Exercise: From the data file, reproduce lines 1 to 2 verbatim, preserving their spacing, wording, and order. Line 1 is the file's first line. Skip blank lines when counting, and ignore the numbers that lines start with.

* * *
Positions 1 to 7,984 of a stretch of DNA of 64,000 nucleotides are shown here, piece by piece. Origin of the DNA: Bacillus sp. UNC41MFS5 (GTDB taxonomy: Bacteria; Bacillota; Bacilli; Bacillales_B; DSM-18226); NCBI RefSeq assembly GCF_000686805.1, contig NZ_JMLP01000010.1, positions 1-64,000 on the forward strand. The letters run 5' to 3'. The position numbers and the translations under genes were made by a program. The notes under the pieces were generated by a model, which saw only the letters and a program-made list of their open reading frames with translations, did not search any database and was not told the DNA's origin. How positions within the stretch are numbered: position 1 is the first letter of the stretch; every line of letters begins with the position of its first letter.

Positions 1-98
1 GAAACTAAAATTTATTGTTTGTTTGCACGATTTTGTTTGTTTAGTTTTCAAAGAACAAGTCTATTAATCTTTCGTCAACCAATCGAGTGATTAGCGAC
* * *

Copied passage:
Positions 1 to 7,984 of a stretch of DNA of 64,000 nucleotides are shown here, piece by piece. Origin of the DNA: Bacillus sp. UNC41MFS5 (GTDB taxonomy: Bacteria; Bacillota; Bacilli; Bacillales_B; DSM-18226); NCBI RefSeq assembly GCF_000686805.1, contig NZ_JMLP01000010.1, positions 1-64,000 on the forward strand. The letters run 5' to 3'. The position numbers and the translations under genes were made by a program. The notes under the pieces were generated by a model, which saw only the letters and a program-made list of their open reading frames with translations, did not search any database and was not told the DNA's origin. How positions within the stretch are numbered: position 1 is the first letter of the stretch; every line of letters begins with the position of its first letter.

Positions 1-98